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Digital Archive International History Declassified

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  • 1945

    Soviet Report on Japanese Population in Korea and the Korean Population in Manchuria

    A Soviet report on the situation of Japanese in Korea and on the status of Koreans in Manchuria, or Northeast China, after liberation.

  • 1945

    Soviet Report on Communists in Korea, 1945

    Soviet officers provide a sketch of the existing communist movement in northern and southern Korea in 1945 and suggest that Kim Il Sung should be a leading candidate to head the Korean government.

  • December 10, 1945

    Malik, 'On the Question of a United Government in Korea'

    This document discusses the creation of an independent Korea. Roosevelt, Churchill, and Jiang Jieshi (Chiang Kai-shek) first presented the idea at the Cairo Conference in 1943. The United States supports the creation of a single Korean state while the USSR opposes it. The document discusses the importance of the answer to the unification question for the Soviet Union's political and economic future as well as its interest in the Far East.

  • January 11, 1946

    Untitled memorandum on the political and morale situation of Soviet troops in North Korea and the economic situation in Korea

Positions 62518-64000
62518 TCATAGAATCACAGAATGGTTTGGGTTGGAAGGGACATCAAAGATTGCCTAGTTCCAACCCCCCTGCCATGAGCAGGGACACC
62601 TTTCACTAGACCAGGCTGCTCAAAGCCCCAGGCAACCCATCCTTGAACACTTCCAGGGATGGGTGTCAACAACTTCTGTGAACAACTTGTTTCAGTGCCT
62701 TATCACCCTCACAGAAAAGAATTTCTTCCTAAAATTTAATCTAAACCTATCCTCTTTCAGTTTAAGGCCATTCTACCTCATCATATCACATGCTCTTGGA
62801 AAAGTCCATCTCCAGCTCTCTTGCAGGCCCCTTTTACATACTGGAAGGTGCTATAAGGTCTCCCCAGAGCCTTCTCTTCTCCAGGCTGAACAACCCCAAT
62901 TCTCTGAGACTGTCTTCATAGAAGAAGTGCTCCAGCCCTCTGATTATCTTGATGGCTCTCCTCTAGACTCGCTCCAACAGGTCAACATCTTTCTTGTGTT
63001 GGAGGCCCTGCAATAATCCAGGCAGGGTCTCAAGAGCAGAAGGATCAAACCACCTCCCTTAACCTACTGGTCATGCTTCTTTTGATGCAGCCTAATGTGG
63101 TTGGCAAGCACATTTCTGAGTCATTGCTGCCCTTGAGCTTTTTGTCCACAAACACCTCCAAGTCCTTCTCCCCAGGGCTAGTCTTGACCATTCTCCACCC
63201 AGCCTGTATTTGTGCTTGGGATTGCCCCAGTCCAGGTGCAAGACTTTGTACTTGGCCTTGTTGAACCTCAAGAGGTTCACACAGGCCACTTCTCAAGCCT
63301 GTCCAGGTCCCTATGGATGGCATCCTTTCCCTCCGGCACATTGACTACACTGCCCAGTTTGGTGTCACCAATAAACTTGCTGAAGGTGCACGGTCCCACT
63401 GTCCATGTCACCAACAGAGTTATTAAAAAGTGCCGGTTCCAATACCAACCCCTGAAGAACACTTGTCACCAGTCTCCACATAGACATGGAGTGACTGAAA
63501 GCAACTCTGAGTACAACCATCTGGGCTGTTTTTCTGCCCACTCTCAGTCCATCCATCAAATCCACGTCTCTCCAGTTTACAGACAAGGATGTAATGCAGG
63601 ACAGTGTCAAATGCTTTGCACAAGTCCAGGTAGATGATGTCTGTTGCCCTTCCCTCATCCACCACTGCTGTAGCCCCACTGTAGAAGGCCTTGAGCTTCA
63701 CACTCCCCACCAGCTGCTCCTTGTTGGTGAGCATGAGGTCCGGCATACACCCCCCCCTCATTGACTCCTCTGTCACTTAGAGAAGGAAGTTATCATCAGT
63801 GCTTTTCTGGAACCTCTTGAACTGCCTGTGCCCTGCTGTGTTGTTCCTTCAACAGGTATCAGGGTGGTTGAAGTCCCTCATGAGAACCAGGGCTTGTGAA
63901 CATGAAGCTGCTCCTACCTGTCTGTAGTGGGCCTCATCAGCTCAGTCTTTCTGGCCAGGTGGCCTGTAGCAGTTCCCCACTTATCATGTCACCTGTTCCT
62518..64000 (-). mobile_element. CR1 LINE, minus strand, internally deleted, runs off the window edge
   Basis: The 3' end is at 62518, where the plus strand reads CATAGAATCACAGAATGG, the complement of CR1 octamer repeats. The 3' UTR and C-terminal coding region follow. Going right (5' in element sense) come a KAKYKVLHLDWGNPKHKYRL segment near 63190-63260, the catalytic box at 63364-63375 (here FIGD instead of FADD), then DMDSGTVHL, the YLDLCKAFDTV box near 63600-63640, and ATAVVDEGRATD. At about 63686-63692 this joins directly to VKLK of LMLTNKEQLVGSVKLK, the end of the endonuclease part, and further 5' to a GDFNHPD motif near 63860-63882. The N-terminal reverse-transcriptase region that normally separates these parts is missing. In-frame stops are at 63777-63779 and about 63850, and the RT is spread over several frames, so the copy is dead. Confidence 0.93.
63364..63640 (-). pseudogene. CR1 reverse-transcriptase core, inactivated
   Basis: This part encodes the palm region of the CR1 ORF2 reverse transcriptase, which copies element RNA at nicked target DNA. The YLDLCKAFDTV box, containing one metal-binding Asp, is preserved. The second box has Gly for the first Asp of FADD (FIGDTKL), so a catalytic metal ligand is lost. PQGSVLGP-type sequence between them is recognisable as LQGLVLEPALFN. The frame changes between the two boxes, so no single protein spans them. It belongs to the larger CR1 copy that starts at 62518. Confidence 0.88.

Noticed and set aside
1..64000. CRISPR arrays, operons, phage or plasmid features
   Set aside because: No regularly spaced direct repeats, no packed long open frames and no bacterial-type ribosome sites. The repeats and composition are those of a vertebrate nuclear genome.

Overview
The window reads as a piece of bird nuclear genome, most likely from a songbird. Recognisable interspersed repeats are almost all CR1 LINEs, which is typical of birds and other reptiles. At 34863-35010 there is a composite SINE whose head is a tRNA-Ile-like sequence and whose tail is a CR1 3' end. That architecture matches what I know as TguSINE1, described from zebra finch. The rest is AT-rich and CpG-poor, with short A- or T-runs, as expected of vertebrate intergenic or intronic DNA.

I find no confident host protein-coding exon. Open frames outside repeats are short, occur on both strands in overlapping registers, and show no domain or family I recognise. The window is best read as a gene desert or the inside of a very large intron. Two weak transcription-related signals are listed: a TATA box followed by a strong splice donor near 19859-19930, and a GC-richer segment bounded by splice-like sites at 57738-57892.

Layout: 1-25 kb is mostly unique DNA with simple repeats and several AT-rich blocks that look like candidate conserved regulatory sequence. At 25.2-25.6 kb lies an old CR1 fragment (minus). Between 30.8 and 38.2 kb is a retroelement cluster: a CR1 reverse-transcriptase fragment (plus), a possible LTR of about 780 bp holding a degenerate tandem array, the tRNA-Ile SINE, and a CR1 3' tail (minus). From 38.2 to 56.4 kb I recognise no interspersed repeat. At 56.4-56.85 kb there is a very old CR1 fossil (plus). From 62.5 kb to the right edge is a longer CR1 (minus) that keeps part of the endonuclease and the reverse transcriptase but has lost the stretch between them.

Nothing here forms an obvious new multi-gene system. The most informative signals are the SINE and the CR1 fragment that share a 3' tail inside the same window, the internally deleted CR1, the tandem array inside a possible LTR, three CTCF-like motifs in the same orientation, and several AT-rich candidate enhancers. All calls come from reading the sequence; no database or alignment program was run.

A Soviet report on the first several months of the occupation of North Korea.

  • April 02, 1946

    Protocol No. 18 of a Meeting of the Special Committee under the Council of Ministers of the USSR (Excerpt)

    Special dossier containing a resolution to send a Soviet geological prospecting party to survey North Korea for beryllium.

  • August 29, 1946

    Kim Il Sung, 'For the Establishment of a United Party of the Working Masses: Report to the Inaugural Congress of the Workers' Party of North Korea'

    Kim Il Sung's speech at the 1st Congress of the Korean Workers' Party.

  • November 22, 1946

    Report for General-Major Comrade Romanenko on the Political Situation in Korea

    In this telegram Shtykov reviews the activities of the Socialist-Workers' Party of South Korea, stating that it is comprised of reactionary elements and should not be allowed to join with the Workers' Party of South Korea. Lacking a broad base among the working masses, the Socialist-Workers Party would undermine the work done thus far in South Korea. Furthermore, Shtykov advises Ho Hong to be nominated leader of the Workers' Party of South Korea and and Pak Heon-yeong first chairman.

  • 1947

    Top Secret Documents on the China Situation

    North Korean intelligence on events in the Chinese Civil War.

  • January 01, 1947

    Letter to General-Lieutenant Hodge on Northern Korea Providing Electricity to Southern Korea

    Shtykov informs Ignatev of South Korea's current inability to pay its debt for electricity to North Korea.

  • January 03, 1947

    Central Intelligence Group, ORE 5/1, 'The Situation in Korea'

    An intelligence report about both North and South Korea. The report explains what the situation currently is and what is projected to happen with Soviet and American interaction with their respective Koreas.

  • April 25, 1947

    Protocol No. 36 of a Meeting of the Special Committee under the Council of Ministers of the Soviet Union (Excerpt)

    Special dossier refining aspects of the geological prospecting party to North Korea, to extract "rare elements".